I have three new blog posts almost finished. They have sat with me for a few days and I thought one might get finished today. They just need a nice pretty bow to wrap them up. Nope. I don’t have it in me today to attempt witty observations or share funny cancer stories (yes, they do exist). All I can think about today is that tomorrow is my last day without chemo in my body. I don’t even like how my body feels when I have too much caffeine, sugar or alcohol, and usually, those choices for me are combined with fun. Putting chemo in my body is not fun. Earlier this week I kept trying to re-frame the thought of chemo entering all my cells by calling it “magic potion”. I know…my “glass is half-full” personality at its normal state can be annoying. But for those who are annoyed by sunny dispositions, don’t worry. Julie Ann is back. Tonight, I’m convinced chemo is a malicious poison and not a magic potion at all.
It all started this morning with a bowl of Cheerios, bananas and almond milk. Yes, benign Cheerios. Julie likes Cheerios and even their name. After what happened, this morning, Julie Ann says F*** Cheerios and their stupid name that doesn’t live up to expectations because after I ate, my stomach was upset. That never happens with Cheerios. Suddenly my eyes welled up and before I knew it, I was crying and couldn’t catch my breath. While Tom held me and tried to figure out what the hell was wrong, I squeaked out that if simple Cheerios made me sick to my stomach, how the hell would I handle chemo?
So, this is the raw truth for today. Instead of finishing the “fun” blogs about showers, bras, wigs, swimming again and deodorant (really – they are fun!) I feel I need to honor where I am today. Cancer flat out sucks and lest anyone think that a naturally positive person approaches cancer with all smiles and confidence, Julie Ann reminded me to let you know the real truth. I’m scared of how my body will feel with not only the chemo in my body but also the steroids that I have to take the day before, day of and day after chemo. I’ve had scary experiences with steroids in the past. I’m scared some cancer cells will not get captured and destroyed. I’m scared that despite all the assurances from doctors, nurses, friends and loved ones, my nausea will TAKE ME OUT. I’m scared the scars will not heal – both physically and mentally. I’m scared about going back to work with no hair. I’m scared I’ll miss yet another summer of fun activities. My mind goes to dark places and sometimes having to put on a smile and answer the question that always gets asked with a head tilt, “How are you?” is more than I can handle. I can rally for small moments, but in truth, I feel like an imposter more times than not when I put on the “brave” and “PMA” (positive mental attitude) face.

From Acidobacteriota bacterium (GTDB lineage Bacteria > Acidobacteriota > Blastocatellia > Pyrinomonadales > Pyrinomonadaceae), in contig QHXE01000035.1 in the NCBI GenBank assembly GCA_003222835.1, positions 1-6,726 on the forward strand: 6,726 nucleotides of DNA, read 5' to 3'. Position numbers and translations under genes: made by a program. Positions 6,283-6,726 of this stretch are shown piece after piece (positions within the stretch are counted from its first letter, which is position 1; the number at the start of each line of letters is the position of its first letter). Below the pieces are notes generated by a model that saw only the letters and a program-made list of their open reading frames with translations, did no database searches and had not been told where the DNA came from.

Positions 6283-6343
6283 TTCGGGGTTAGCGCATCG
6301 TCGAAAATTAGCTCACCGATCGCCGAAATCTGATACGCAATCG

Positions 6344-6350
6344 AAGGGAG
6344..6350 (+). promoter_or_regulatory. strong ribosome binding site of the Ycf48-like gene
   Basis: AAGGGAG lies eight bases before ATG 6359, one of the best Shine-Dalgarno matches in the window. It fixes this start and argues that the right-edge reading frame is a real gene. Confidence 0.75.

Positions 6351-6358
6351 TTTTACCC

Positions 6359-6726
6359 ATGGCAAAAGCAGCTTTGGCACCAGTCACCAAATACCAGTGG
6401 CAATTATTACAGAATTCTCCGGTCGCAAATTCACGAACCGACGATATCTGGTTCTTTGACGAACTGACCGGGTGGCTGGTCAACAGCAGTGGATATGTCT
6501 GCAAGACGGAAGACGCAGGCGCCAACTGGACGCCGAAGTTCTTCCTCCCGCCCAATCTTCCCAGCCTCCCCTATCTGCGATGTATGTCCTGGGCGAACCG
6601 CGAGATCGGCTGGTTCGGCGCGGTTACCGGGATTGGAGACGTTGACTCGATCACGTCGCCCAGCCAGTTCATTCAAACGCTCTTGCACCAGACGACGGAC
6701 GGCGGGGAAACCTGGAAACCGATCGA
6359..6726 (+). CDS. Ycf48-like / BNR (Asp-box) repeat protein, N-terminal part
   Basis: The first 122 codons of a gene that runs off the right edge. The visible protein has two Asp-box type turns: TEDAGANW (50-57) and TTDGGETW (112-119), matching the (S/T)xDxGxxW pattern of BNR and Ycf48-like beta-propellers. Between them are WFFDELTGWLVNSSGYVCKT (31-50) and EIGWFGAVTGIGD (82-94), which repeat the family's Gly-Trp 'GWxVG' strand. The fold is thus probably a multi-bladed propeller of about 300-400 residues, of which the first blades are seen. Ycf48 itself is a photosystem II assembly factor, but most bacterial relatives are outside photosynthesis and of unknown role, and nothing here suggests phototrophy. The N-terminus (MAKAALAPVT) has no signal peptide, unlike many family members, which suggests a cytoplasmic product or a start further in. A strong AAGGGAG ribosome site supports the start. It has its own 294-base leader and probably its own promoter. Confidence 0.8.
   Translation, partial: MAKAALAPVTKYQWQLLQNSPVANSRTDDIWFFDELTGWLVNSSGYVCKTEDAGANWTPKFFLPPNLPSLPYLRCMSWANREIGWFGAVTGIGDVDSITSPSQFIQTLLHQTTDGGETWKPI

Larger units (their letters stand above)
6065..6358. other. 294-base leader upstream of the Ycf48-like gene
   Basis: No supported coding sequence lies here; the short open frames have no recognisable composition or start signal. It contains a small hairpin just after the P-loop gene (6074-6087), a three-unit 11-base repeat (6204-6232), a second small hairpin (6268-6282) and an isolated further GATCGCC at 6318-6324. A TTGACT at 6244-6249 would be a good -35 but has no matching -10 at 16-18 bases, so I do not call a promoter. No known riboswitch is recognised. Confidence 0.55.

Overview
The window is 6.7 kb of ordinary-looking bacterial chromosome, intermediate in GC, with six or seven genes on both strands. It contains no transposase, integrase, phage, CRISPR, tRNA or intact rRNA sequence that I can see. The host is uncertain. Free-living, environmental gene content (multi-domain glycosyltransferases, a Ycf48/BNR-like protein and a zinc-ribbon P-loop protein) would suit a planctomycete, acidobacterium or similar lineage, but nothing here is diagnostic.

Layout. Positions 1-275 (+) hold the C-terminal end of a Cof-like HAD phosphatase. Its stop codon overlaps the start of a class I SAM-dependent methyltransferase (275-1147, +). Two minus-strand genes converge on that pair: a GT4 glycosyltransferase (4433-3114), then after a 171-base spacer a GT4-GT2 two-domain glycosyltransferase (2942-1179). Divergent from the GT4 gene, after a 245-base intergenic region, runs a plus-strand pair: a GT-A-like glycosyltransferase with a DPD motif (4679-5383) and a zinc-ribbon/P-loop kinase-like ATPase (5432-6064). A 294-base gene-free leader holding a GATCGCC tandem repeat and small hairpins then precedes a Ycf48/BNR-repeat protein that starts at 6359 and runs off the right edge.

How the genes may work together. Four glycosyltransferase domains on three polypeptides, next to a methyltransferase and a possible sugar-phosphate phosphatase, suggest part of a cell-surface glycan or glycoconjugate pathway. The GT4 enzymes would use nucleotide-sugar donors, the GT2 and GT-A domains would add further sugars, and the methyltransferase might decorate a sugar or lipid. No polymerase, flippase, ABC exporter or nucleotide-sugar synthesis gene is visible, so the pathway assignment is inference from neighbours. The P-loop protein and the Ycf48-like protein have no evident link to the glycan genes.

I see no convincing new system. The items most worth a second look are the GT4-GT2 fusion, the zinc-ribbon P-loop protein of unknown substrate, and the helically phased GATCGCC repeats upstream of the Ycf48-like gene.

I want to cry, kick and scream more than you’d believe if you know me. Even when I pray. Maybe especially when I pray.
Tomorrow brings more blood work and if all is well, chemo starts on Tuesday morning. I still have another day to re-frame my thoughts about chemo and maybe I’ll believe it is a magic potion again that will bring amazing powers and love, light and all things unicorns and rainbows. Right now, it is a malicious poison that I did not ask to drink and I think some witch is trying to turn me into something unrecognizable.
A friend sent me a message earlier in the week that I keep thinking about. Last year, his wife has gone through a similar diagnosis, surgery and treatment plan and I had reached out to him even though it had been years since we had spoken. I just wanted to connect with someone who knew what I was going through and about to step into with this next phase.
In his message back to me, he was clearly writing to Julie Ann and it was exactly what I needed to hear. He said, “There are no kinder words regarding cancer than it sucks. No way to candy-coat the situation.” Truth. And then a few messages later he said, “…and I won’t call you brave, you are strong.”
The being called brave thing has bugged me since the beginning of my diagnosis and having someone recognize the annoying label of “brave” – as if we choose it, and re-frame it to “strong”, well, that does give me a glimmer of hope that both Julie and Julie Ann will soon be happy to get through the magic potion phase of cancer. I think I can do this. Anyone have a magic wand?
~Mug Up Mermaid